The Art of Impermanence: Japanese Works from the John C. Weber Collection and Mr. and Mrs. John D. Rockefeller 3rd Collection


by Dr. Adriana Dr Proser (Author)

The book includes works ranging in date from the Final Jomon period (ca. 1000–300 B.C.E.) to the 20th century. This dazzling range of art reflects the broad, yet nuanced ways that the notion of impermanence manifests itself in the arts of Japan.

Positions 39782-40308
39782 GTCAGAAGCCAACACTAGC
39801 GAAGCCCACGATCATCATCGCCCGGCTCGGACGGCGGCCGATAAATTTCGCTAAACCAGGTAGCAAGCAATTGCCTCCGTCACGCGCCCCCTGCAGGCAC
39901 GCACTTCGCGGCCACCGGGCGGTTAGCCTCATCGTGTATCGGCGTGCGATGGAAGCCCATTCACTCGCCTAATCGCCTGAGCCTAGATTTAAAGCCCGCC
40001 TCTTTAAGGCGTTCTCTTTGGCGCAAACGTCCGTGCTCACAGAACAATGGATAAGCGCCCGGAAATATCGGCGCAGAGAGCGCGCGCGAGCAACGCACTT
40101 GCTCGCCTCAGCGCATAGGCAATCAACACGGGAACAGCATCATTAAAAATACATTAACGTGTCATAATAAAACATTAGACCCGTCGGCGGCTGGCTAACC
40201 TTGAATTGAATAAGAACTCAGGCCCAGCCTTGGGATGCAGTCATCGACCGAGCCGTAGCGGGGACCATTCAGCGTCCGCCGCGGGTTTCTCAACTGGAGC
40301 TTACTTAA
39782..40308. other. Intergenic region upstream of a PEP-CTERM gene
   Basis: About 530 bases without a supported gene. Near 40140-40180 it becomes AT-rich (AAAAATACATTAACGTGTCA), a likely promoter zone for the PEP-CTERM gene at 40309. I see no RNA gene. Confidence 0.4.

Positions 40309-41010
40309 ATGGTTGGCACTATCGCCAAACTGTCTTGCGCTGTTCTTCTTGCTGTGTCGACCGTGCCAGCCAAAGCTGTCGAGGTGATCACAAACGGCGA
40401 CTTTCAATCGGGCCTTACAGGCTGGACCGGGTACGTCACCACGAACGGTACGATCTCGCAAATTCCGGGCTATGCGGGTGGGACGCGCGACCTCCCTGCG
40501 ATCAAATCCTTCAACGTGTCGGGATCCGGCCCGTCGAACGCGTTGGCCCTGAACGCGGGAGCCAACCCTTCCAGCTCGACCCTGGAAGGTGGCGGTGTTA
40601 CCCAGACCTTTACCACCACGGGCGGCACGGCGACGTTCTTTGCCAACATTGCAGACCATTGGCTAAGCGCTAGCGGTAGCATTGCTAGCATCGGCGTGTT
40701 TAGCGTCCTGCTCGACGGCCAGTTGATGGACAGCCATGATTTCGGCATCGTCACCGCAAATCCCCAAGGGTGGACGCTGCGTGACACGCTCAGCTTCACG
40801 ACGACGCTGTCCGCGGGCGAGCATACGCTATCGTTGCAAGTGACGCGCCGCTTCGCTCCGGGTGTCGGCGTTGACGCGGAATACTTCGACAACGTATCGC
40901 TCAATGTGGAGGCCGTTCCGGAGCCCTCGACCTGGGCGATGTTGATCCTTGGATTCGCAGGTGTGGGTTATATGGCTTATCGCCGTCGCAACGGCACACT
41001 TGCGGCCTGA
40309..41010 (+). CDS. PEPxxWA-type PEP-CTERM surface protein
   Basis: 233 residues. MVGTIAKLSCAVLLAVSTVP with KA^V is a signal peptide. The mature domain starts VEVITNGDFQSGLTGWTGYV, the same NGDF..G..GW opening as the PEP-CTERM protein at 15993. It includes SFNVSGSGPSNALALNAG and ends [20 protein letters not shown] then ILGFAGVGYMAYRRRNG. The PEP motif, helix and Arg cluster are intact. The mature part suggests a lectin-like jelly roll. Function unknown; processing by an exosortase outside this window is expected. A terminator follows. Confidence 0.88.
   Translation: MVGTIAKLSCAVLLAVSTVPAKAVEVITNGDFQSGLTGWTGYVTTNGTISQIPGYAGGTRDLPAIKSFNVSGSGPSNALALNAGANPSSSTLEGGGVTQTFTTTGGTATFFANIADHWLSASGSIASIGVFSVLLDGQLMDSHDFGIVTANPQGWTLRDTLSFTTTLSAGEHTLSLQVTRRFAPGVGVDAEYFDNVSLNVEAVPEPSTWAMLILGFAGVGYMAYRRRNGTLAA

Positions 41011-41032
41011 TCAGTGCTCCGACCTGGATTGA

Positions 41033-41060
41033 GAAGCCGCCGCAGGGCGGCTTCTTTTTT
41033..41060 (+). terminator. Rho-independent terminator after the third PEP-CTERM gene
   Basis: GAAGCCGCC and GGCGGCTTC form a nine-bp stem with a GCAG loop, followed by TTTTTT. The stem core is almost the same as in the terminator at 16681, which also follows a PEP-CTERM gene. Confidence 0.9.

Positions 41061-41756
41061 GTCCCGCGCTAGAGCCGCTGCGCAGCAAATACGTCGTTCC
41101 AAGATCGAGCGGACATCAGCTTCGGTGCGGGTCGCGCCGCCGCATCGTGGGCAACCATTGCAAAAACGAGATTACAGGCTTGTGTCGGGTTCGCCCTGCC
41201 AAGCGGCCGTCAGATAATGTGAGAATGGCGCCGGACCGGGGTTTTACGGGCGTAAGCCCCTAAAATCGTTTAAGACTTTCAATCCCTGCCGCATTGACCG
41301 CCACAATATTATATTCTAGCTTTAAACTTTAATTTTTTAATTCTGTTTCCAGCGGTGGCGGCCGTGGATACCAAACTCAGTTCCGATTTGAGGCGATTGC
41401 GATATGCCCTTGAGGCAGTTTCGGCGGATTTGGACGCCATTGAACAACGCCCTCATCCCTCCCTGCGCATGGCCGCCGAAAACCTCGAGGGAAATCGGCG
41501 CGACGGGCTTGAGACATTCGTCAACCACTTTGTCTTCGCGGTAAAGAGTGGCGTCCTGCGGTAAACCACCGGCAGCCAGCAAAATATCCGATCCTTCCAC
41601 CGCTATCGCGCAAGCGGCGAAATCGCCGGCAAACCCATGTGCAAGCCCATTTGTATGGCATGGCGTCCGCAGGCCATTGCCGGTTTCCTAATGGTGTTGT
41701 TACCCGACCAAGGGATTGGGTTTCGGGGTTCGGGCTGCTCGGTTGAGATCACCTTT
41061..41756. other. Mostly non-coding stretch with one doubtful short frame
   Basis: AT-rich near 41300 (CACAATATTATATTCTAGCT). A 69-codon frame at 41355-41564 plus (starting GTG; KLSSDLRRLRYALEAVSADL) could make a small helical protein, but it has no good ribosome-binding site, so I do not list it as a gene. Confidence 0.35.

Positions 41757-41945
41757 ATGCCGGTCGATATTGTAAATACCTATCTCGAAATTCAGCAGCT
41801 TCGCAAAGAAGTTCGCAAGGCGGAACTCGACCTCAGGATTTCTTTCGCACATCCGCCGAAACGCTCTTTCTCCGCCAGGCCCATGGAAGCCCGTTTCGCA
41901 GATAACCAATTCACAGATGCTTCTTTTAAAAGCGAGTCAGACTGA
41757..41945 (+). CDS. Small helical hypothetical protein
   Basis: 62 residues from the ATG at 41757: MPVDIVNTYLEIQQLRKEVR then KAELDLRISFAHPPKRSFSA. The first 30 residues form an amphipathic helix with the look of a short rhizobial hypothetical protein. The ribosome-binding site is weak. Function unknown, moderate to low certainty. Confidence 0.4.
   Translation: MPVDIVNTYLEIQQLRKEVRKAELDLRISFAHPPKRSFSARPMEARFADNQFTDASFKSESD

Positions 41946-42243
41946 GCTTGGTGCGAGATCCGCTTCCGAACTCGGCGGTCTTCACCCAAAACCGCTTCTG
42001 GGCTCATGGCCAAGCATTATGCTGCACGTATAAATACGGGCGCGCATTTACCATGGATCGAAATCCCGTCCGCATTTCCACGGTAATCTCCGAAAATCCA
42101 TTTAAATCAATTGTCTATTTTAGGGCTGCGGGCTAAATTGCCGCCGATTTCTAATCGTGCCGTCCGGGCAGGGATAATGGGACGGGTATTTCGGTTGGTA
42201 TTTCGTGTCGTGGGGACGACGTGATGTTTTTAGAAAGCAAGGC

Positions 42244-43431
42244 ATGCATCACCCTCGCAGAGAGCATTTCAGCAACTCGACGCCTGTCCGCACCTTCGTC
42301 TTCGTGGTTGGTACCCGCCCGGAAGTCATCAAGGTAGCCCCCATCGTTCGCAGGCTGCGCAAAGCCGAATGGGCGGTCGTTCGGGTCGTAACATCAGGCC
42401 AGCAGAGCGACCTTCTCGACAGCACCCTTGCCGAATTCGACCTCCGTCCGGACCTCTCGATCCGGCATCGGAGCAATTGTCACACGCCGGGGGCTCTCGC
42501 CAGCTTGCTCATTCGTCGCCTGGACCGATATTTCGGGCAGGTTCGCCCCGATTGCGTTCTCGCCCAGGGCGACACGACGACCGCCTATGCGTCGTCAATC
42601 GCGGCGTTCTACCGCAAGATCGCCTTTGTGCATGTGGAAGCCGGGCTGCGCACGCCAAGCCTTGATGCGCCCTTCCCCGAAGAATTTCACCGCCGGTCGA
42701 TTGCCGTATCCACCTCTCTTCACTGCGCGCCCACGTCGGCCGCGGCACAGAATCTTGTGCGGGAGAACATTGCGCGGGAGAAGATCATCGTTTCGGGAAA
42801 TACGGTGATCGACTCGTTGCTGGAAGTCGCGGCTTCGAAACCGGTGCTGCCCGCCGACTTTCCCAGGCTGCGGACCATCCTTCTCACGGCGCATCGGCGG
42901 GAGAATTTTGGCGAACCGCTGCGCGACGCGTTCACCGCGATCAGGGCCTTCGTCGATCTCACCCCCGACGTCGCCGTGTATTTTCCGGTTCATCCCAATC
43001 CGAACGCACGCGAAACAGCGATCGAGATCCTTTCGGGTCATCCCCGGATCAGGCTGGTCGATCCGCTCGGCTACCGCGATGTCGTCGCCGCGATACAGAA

That the world is constantly in flux is a basic tenant of Japanese philosophy and recognizing the aesthetic or symbolic suggestion of ephemerality is key to the appreciation of much of Japan's artistic production. In Buddhism, which has had a major impact on Japanese culture, the concept of impermanence is closely related to the desire to escape the cycle of rebirth and death through enlightenment. During the Heian period (794-1185), courtiers regularly incorporated allusions to impermanence into literature and other arts. By the sixteenth century, tea masters commonly organized Chanoyu, the Way of Tea, to stimulate participants to tap into feelings of wistfulness associated with the transience of life.

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